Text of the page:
My alarm went off at 4:00am, but I was already up, preparing myself for the exciting day’s event–the four-hour ride for the third Annual Double up 4 Vision fund-raiser held by Lighthouse International. I’d decided to wear an insulated jacket in addition to three layers of shirts and two pair of pants, rather than five shirts. It was requested that all team members wear an official biking shirt over their own clothing. Eagerly, we trooped outside to wait for the 5:10am pick-up that turned out to be more like 5:35 as our repentant driver had become lost somewhere in upper New York. We sighed in relief as he showed up with two of our team members.
We arrived at a fire station where friendly firemen greeted us with breakfast treats and beverages. I declined as I’d had my favorite Quaker Instant Oatmeal, which I knew would hold me over for the duration of the tour. Never having been in a fire station, I was given a brief tour before we got started.
Bikes were checked, seats lowered, handwarmers handed out, pictures taken, ride guidelines announced, and off we went through the lamp-lit, fairly-busy streets of Manhattan. Our first stop–Central Park. We did one full loop around and then made our way downtown. Tom, my Captain, is an avid cyclist and I felt supremely comfortable riding with him. There were six pairs, lead and tail riders, and a supply van.
Our next destination was the famous Brooklyn Bridge. I noticed the unique sound of our wheels on the wooden slats and the brilliant sun overhead. The air was as fresh as New York air could be and we rolled along quite nicely. The ride was so smooth I didn’t even realize we were going uphill until Tom mentioned it. Our adrenaline was freely flowing and we made excellent time. The lead rider stayed in contact with Lighthouse personnel in the van, who modified our route for the sake of timing and we peddled back over the bridge and promptly made our way to the Hudson River. Tom and I were shocked to see many runners wearing only shorts and t-shirts and, incredibly, one woman sported a tank top.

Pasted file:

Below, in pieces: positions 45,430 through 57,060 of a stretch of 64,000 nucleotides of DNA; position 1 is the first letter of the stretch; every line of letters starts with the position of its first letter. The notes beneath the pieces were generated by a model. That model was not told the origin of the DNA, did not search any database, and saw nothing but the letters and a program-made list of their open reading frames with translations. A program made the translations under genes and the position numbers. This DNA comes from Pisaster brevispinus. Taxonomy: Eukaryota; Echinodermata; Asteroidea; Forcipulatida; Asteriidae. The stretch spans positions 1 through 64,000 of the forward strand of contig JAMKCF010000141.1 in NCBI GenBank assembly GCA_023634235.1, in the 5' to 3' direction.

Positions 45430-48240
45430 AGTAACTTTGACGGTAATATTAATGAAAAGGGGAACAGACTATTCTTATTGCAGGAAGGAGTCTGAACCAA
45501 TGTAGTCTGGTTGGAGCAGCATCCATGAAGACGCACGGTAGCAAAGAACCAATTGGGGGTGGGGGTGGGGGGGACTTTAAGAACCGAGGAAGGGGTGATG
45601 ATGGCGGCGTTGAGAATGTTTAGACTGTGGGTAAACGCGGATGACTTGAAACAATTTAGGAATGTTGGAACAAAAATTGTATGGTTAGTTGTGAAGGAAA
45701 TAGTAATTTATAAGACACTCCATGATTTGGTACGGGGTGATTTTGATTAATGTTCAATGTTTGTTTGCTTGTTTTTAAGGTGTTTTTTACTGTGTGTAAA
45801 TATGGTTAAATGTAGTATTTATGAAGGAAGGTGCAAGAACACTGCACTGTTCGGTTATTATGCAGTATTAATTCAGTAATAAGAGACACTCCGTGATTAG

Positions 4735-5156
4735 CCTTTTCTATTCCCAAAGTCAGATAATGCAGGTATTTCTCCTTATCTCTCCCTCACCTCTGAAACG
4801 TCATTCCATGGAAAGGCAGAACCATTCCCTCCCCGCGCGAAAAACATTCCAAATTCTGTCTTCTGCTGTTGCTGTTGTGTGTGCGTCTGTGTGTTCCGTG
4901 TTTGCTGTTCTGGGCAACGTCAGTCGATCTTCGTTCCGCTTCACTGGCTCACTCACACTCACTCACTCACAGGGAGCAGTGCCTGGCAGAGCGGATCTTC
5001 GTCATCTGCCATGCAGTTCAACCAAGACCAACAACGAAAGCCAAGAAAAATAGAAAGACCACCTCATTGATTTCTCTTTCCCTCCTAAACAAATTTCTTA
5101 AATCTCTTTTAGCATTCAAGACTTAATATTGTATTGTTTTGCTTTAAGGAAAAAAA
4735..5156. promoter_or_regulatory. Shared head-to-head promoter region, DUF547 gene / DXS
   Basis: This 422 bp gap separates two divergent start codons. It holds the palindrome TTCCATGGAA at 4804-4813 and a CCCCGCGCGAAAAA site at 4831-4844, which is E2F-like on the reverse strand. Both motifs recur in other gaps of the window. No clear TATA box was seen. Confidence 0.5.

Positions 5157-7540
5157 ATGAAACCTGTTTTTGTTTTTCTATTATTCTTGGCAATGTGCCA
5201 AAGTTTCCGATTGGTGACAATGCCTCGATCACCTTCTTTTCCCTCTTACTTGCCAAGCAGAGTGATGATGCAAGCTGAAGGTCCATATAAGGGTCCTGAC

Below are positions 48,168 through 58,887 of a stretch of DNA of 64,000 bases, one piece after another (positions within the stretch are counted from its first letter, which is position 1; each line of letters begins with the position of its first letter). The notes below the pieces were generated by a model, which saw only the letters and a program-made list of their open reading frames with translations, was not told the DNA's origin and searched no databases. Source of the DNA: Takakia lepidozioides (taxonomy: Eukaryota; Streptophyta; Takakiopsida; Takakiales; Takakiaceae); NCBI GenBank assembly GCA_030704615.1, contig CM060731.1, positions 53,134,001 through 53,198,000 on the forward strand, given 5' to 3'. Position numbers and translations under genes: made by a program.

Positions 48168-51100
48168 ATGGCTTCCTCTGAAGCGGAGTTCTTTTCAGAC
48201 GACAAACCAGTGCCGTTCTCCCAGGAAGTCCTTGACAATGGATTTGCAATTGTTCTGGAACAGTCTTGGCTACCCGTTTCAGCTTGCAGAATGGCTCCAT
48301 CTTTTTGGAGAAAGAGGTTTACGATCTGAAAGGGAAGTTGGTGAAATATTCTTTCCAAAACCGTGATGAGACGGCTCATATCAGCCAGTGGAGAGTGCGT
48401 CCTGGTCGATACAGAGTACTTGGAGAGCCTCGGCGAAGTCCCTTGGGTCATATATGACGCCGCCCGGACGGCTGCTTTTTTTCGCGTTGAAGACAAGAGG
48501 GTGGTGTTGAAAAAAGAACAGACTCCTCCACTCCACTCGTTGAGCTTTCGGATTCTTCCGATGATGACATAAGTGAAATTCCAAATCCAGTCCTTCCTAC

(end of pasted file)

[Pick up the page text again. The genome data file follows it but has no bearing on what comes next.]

At Pier 63, we were told that we were early and should be the vanguard riders up Riverside Park. I’m telling you, it was already a chilly day, but was particularly blustery by the Hudson and I was thoroughly grateful for my new mountain biking gloves and handwarmers. Tom acquired a spurt of energy and before I knew it, we were racing up the pebbly path. It took all my balance to keep my flying feet on the pedals and derriere on the seat. Where the path was paved, it wasn’t a problem, but where the renovations ended, it became quite bumpy. We zoomed up to 130th street, far beyond the ride for the general Double up 4 Vision walkers and riders. Surprisingly, it didn’t seem as rough speeding back to the main venue. We had ridden approximately 30 miles in total.
Once back, I devoured two small cups of Junior’s delicious famous cheesecake, a granola bar, and some water. The ceremony was short but heartfelt, and all of the 24-hour relay riders were awarded medals.
I fell asleep on the bus ride home and crashed shortly after entering our apartment. Did I have fun? You bet, and we’re eager to do it again next year. It is an excellent ride for a worthy cause. And how often do you have cheerleaders and well-wishers cheering you on as you approach the finish line?